When Elite pro Cliff Crochet won the Atchafalaya Bassmaster Central Open, he credited Greg Hackney with giving him a tip that helped him land more fish: a 6/0 hook – specifically a 6/0 Strike King Hack Attack Heavy Cover Flipping Hook. Here’s what Hack had to say about that hook and why he fishes it.
Breaking down the hook
> “Strike King built that hook to flip heavy cover as a braided-line hook.
> “It has a really good keeper…to hold that plastic on. In heavy-cover fishing, when you’re punching with that big weight, if you don’t have that keeper that big weight will knock that bait off the hook…pulling against the cover when it goes in and out.
> “The heavier wire…. With low-stretch line, if a [lighter-wire] hook flexes it will have a tendency to cut its way out of a fish’s mouth. A hook that flexes sometimes [can get] caught on the edge of the mouth and might tear off before [you get the fish in the boat]. This hook will stick a lot deeper in a fish’s mouth because it won’t flex. It’s a low-stretch hook.
> “A round bend gives you an open bite. No one makes an EWG-style hook where the hook point is not in line with the eye of the hook. A J-style hook, round bend, short shank with a big bite, gives you more room for error. The big gap and the heaviness of the wire…and that sharp point…you can put all the pressure you want on the fish.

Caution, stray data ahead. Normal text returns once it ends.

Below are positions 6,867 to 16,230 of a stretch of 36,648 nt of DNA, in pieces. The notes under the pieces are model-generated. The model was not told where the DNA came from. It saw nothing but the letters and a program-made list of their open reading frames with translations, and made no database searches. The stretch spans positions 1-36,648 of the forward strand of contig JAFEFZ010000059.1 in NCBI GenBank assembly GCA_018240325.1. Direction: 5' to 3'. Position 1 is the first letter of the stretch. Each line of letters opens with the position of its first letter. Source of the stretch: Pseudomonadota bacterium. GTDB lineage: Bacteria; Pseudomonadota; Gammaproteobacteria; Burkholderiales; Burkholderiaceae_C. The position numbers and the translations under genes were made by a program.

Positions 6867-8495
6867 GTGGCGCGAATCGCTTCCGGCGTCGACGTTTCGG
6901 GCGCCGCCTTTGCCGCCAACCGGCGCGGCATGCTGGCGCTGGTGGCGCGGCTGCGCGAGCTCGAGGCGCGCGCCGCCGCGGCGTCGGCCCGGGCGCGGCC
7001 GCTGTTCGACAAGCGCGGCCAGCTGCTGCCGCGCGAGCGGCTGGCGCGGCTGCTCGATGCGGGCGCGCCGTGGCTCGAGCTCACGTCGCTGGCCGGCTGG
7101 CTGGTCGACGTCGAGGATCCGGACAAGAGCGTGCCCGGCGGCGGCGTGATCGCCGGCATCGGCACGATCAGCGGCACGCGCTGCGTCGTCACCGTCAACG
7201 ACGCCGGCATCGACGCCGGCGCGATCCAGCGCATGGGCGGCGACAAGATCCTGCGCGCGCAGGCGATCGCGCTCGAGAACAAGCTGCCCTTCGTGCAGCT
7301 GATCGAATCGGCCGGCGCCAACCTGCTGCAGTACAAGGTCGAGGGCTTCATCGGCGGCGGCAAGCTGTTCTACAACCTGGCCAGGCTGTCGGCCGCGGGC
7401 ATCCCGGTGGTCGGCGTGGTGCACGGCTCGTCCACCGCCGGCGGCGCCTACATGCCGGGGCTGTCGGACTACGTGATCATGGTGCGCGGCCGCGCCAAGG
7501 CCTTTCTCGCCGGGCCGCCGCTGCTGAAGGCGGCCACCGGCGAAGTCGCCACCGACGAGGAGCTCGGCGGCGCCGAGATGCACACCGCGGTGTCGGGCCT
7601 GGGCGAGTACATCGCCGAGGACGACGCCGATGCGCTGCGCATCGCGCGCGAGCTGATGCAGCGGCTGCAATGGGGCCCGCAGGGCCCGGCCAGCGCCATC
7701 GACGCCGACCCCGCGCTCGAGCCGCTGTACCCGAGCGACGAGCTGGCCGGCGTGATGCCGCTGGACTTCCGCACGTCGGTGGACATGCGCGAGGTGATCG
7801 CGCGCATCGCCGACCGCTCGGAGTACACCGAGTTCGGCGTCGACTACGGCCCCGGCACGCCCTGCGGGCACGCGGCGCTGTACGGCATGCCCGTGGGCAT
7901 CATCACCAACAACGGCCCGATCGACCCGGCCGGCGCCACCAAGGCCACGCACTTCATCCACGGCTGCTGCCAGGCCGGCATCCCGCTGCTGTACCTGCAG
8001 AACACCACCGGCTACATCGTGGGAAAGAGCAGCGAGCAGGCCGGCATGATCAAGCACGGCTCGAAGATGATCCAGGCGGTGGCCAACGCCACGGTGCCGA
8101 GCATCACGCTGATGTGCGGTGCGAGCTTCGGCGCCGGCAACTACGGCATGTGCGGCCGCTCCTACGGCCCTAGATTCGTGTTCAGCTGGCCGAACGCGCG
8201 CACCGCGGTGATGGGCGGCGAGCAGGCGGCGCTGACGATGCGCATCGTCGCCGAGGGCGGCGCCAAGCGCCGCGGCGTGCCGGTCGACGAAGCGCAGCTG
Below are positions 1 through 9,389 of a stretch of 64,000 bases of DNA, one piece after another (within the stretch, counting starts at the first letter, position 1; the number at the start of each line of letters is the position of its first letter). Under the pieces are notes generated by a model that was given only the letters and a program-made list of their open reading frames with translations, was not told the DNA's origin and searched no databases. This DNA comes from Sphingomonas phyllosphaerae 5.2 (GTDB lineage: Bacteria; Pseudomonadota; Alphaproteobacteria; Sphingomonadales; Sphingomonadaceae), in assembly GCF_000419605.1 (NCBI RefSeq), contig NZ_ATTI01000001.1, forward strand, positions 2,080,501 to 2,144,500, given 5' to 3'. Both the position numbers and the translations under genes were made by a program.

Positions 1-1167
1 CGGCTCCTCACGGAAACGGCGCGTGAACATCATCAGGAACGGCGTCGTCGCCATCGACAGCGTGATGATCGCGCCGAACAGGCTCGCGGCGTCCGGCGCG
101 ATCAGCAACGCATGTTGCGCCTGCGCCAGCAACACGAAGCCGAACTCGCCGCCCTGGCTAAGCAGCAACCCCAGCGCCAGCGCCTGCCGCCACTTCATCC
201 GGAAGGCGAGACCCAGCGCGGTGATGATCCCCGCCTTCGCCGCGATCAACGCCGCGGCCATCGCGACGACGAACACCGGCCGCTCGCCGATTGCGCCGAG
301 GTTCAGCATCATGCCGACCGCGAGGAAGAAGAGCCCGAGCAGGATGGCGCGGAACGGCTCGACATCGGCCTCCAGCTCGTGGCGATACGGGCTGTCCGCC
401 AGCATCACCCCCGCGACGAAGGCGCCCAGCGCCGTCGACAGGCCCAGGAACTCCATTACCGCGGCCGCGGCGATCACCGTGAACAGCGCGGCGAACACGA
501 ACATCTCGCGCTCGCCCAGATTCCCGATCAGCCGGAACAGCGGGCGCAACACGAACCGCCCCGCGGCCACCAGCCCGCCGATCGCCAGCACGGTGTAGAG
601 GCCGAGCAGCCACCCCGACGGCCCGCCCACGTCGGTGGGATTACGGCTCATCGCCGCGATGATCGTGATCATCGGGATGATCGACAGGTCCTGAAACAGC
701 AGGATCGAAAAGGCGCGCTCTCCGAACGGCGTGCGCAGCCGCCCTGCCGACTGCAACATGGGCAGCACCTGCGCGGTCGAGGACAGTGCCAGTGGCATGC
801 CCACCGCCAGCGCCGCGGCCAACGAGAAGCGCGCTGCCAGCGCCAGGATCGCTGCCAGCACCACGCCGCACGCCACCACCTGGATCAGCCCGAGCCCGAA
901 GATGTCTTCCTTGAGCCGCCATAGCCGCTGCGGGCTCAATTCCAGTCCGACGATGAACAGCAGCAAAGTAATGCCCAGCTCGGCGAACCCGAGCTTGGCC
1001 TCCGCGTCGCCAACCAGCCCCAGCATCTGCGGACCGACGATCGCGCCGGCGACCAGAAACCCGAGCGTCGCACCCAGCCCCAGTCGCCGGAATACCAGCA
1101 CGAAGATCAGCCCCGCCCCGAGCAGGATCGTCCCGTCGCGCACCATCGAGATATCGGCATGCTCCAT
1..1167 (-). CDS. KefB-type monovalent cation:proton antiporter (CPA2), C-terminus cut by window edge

> “It’s designed for a lot of pressure for that style of fishing. Would it be the best style of hook for casting 60 yards? No. But it’s best when it’s up close and personal.
> “I use that style of hook 100% for flipping…when you’re flipping heavy cover and things happen real fast.”
The biggest hook possible
Hack’s hook is available in 4/0, 5/0 and 6/0 which “fit every flipping bait you’d need.” He likes to use the biggest hook size possible.
> “It’s a relatively short-shank hook where you can put an oversize hook in a small bait. That’s really key when you’re punching with a small bait. You need a small bait to go in and out of that heavy cover, but you need a big hook when you’re fishing for big fish.
> “Case in point: I find a lot of guys flip the same plastics I do and use my hook, but they use a 5/0 and I use a 6/0. I always go for the biggest hook possible – to make up for user error. A lot of bad things can happen with a big weight and braid up close like that.
> “If I’m fishing a Rage Bug in a mat, I use a 6/0. If I’m plinking a Rage Bug around on a 5/16-oz slip sinker, I can get by with a 5/0. But with a mat I want a 6/0. I want that hook point out in front of that weight because that weight is huge and I want more gap.
> “When you use a big weight, it’s like using a jighead on top of that hook. If you open that gap, you have more chances to catch fish.
> “I don’t do it [fish a big hook] because I like it. I do it because it works better. I don’t do things I because I like it anymore. I fish for a living.”
> Flipping gear: 7′ 10″ Quantum PT flipping stick, Quantum 200 HD reel (7.6), 50- or 65-lb (depending on fall rate) Gamma Torque braid.